Monday, June 15, 2009

Non-Existent Books I'd Love to Read

I once had a social studies teacher who described the process of voting this way: "When someone casts a vote for a candidate, they are saying 'I don't have time to run for office, so this is the candidate who is most likely to do the job the way that I would.'" That explanation has always worked for me, and I think the sentiment can be applied in other areas. For example: "I don't have time to write a book on this subject, so I'll see what this person has written." However, there are any number of books that I would love to read, that to the best of my knowledge, haven't been written. I have no ambition to write these books myself, but if any potential authors want to adapt any of these ideas, you can consider one sale already in the bag:

1) The Greatest Mistake of Each President. Forty-three chapters (I'd put Cleveland twice, why not?), each chapter devoted to exactly one mistake that a president made in his term. Though obviously subjective in nature, a well-researched approach would still be instructive. It'd be fascinating to see whether certain mistakes are repeated.

2) Unsung Heroes of American Wars. Two consecutive weekends I watched Book TV on CSPAN-2 and learned about completely unknown people who were instrumental in American war efforts: Andrew Higgins and Tadeusz Kosciuszko. It might not be the most opportune historical moment to extol American military might, but I think there are names that should be made more prominent, and a good book constructed around the theme would help to accomplish this.

3) The Cemetery (working title). The idea of the importance of mobility has been central in American history, but residents of cemeteries are decidedly immobile. On the third hand, their descendants are not. I would love a book in which an author goes to some 19th Century Cemetery and does two things a) a historical (not literal) excavation, in order to reconstruct in print the lives of the cemeteries' residents and b) writes alternating chapters following the descendants of the buried, whomever and wherever they might be. The amount of time and resources to such a project would be daunting, but again, I'm pledging twenty bucks right now to anyone who follows through.

4) The World's Greatest Detectives. I'm actually sure this has been done in some form, but go to a bookstore and you'll notice that the "true crime" genre almost always focuses on antagonists. On the other hand, there has been a lot of fictional portrayals of great detectives (from Sherlock Holmes to CSI and Cold Case). I'd like some more nonfiction about gumshoes, please.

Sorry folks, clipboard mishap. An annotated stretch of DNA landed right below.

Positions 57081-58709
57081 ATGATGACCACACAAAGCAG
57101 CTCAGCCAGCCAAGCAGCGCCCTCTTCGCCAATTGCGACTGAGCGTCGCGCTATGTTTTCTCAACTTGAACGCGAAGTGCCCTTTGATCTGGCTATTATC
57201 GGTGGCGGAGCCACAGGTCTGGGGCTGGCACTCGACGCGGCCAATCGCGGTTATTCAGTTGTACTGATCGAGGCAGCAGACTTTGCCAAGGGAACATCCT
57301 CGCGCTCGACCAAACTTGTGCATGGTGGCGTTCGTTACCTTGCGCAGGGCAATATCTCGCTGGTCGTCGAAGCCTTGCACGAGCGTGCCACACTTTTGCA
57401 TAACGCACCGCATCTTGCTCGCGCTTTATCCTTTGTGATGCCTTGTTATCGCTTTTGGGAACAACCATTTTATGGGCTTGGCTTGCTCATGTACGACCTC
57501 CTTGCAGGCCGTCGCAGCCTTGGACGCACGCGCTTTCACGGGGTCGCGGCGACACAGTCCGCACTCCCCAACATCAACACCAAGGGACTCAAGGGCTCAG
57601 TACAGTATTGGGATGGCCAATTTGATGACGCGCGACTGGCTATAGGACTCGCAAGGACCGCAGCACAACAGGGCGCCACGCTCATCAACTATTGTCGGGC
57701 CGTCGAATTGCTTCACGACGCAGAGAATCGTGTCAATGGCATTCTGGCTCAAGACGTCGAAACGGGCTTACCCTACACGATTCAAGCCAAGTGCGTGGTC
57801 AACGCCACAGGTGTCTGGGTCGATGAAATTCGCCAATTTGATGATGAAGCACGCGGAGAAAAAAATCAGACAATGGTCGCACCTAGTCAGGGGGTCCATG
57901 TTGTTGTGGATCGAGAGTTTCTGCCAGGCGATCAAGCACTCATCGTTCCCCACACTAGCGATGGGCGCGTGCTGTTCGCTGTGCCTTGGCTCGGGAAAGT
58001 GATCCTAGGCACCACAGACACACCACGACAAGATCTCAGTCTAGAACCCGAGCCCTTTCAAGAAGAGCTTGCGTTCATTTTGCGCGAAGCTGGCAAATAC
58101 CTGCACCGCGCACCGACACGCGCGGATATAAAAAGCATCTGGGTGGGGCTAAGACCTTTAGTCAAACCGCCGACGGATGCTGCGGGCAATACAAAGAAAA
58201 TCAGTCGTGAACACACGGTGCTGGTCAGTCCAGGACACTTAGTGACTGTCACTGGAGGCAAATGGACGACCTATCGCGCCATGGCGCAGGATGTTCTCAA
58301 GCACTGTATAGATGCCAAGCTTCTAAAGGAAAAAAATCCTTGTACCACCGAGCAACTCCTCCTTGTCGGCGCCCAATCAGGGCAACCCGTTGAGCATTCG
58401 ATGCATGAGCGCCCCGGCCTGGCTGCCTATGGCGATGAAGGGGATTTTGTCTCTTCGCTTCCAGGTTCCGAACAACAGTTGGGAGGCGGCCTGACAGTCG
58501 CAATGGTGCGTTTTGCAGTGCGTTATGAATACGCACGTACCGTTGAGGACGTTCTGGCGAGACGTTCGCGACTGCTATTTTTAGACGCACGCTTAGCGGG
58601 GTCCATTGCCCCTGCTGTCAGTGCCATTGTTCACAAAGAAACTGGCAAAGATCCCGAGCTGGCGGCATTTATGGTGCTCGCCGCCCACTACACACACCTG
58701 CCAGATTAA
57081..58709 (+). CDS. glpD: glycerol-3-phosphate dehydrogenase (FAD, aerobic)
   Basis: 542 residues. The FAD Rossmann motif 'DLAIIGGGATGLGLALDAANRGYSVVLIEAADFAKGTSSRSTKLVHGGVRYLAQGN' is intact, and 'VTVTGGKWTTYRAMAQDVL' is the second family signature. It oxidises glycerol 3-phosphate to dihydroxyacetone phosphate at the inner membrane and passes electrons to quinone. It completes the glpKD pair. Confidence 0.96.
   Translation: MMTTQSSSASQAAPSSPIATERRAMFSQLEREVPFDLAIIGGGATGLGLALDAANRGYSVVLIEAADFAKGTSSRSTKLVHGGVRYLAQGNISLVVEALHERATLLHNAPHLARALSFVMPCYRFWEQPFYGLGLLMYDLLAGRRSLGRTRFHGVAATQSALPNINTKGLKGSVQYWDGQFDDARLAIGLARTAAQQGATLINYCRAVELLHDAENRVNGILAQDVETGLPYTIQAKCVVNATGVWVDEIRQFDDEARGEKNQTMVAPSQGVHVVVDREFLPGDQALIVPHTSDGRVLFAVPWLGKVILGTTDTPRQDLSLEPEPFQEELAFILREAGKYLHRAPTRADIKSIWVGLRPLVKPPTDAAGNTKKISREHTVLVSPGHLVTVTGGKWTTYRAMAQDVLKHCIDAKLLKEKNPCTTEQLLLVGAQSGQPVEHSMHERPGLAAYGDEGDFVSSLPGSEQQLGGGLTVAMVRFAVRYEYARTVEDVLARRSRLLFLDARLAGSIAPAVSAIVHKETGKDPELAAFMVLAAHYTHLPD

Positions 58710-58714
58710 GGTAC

5) The Wikipedia Road Trip. I haven't read very much, if anything, from the travel genre, but I would read a book based around the premise of someone hitting the random page generator on Wikipedia until they got a municipality to come up, then going to that municipality, then hitting the random page generator again. I'll start... and in a moment of extreme irony, I alight on Winner, South Dakota. (The odds of me landing on this page are probably less than the guy who won the lottery after buying a ticket in Winner a couple weeks ago).

6) Flame Wars. Who doesn't love to read Internet flame wars? People passionately arguing about matters of infinitesimal consequence--makes for a good metaphor about our lives. A collection of them would make for a good book.

7) What If? I found out through Internet research that this genre actually exists, so I'm about ten years too late on the idea, and I might have to put my money where my mouth is.

8) Annotated Critical Editions of Classic Literature: I know there is such a thing as annotated editions of books, but what I'm looking for is the experience of getting a critical reading alongside the original text. The way it is now, you read Moby Dick, then if you want a critical perspective you have to go and track down essays. I'd like it if it were all in one place: you read several paragraphs, then you get the critic's take, then you go back to the original text.

9) Annotated Editions of Ghostwritten Autobiographies (with annotations by the ghostwriter): This is probably contractually impossible, but what if the ghostwriter for say, Jose Canseco's Juiced got to go back and fill in what they were thinking as they were constructing the text?

10) The output of a group of monkeys given a typewriter. I know they can do better than the last time.


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